Monday, May 26, 2014

Water Garden

The Water Garden has now been in existence for 14 years.  In that time, the composition of flora and fauna has been constantly changing.  I’ve tried to guide that change to create what I believe would be the ideal situation, but the Water Garden has proven to be a dynamic force that will not be tamed.

Water Lilies are the only introduction I made of plant species not found on the property.  Even these lilies don’t follow my original intent.  Planted in weighted pots, their root systems become so massive during the summer that they rise to the surface to float about as islands.  The root masses have totally engulfed the pots along with several bricks that I tied on in an attempt to keep the roots on the bottom.  Several species of aquatic plants have colonized the islands and survive the winter immersion while waiting for the islands to pop back to the surface in summer.

Water Lily flowers always fascinated me as a child.  I would spend hours staring at them.  This year, you have to view these white flowers early in the day to catch their brilliance.  Tree pollen is falling so heavily that white quickly turns to yellow as the day goes on.  The bud to the left has collected several rings of pollen already.  The pollen forms a skin on the water’s surface that remains until a rain causes it to sink to the bottom of the pool.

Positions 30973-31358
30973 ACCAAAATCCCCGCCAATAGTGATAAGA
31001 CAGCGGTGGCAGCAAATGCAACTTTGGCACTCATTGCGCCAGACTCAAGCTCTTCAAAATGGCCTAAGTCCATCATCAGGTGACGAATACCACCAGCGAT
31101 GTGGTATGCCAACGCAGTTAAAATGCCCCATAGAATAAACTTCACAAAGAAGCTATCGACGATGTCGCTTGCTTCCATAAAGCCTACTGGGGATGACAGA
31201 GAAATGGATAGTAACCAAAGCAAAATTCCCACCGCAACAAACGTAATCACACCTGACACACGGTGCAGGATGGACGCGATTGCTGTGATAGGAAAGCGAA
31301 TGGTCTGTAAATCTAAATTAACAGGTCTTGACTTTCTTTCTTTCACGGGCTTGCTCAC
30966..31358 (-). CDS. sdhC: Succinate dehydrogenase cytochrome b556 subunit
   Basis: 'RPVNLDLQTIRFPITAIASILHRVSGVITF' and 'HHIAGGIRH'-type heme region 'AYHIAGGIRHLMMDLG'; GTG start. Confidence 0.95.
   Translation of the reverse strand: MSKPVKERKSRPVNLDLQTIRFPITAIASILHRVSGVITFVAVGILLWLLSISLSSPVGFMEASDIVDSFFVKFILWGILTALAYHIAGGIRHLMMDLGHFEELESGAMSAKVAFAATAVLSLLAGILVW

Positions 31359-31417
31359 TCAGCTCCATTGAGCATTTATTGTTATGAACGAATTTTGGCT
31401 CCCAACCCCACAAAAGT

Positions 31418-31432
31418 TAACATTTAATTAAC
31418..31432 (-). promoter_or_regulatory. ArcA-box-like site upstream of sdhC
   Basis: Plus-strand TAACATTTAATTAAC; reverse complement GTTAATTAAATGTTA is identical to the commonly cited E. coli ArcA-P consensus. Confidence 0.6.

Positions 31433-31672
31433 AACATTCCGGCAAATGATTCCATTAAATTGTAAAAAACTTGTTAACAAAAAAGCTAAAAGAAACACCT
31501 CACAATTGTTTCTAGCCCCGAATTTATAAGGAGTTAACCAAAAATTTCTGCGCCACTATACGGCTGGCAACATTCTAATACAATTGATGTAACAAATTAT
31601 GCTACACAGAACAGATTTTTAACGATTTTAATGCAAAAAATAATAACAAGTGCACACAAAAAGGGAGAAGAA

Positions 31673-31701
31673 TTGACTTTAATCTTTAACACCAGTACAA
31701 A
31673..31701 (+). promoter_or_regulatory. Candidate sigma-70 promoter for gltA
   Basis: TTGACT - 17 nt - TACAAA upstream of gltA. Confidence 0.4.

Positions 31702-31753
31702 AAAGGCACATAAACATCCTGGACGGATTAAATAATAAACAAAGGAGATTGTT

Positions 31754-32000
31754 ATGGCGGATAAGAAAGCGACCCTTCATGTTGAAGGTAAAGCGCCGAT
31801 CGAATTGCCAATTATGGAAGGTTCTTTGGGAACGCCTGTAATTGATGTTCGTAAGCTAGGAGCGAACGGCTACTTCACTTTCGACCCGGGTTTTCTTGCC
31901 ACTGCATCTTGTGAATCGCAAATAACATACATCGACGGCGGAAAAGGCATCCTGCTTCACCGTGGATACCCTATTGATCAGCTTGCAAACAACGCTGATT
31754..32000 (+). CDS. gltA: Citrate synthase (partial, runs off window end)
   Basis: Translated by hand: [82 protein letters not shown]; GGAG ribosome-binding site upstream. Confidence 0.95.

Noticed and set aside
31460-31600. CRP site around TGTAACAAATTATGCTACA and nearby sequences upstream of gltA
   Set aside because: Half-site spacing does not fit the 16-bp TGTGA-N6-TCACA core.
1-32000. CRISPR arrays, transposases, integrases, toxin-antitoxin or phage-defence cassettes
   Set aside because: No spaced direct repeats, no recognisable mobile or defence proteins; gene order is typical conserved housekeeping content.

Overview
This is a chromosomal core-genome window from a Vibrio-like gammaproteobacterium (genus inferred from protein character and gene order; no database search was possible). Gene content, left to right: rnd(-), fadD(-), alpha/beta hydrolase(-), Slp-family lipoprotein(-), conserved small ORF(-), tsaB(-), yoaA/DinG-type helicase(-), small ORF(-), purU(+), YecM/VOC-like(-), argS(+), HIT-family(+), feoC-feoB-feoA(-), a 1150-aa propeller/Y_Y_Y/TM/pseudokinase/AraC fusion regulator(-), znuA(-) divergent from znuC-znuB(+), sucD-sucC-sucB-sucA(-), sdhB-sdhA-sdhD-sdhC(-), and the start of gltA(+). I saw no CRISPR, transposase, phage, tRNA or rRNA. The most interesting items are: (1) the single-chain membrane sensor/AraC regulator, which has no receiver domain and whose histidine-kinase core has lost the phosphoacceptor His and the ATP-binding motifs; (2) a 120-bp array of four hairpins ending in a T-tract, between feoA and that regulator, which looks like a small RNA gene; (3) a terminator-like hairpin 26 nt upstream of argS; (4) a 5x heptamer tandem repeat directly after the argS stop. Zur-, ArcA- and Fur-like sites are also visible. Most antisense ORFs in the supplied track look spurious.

I put in some pots of native aquatic plants when the water garden first filled.  Since then, a variety of seeds has arrived to add diversity to the pots.  The actual lip of the pot is about an inch below the water surface.  Accumulation of moss, roots and organic debris has raised the soil level above the water line and doubled the diameter of the original pot.

Common Milkweed arrived on the scene just a few years ago.  Although I have several stands of milkweed around the yard, the plants growing next to the Water Garden are most favored by the Monarch butterflies.  Even though the plants become quite unruly later in the year and lean out to threaten visitors to the house, I’ll leave them to grow here.  With all of the reports of possible Monarch extinction, I would hate to deprive even one individual the opportunity to deposit some eggs.

Field Horsetail has now formed an almost solid border between the driveway and the Water Garden.  Along the creek, where I originally collected this plant, the horsetail grows in tiny patches and seems to be struggling to maintain a presence.  I was hoping it would maintain this same pattern in its new location.  Instead, it has set out on a campaign to claim as much territory as it possibly can.  If I didn’t keep it in check with a little glyphosate application, it would have taken over the driveway and half the yard by now.

I collected some rushes from the pond and installed them in pots on the back side of the Water Garden.  They have formed a floating mat that bridges the pots and extends into deeper water.  The floating roots are unable to keep the tall plants upright and the tops soon fall over.  Other plants have colonized the rush mats, including the invasive Narrow Leaved Cattail.  The one in this photo will be cut and sprayed.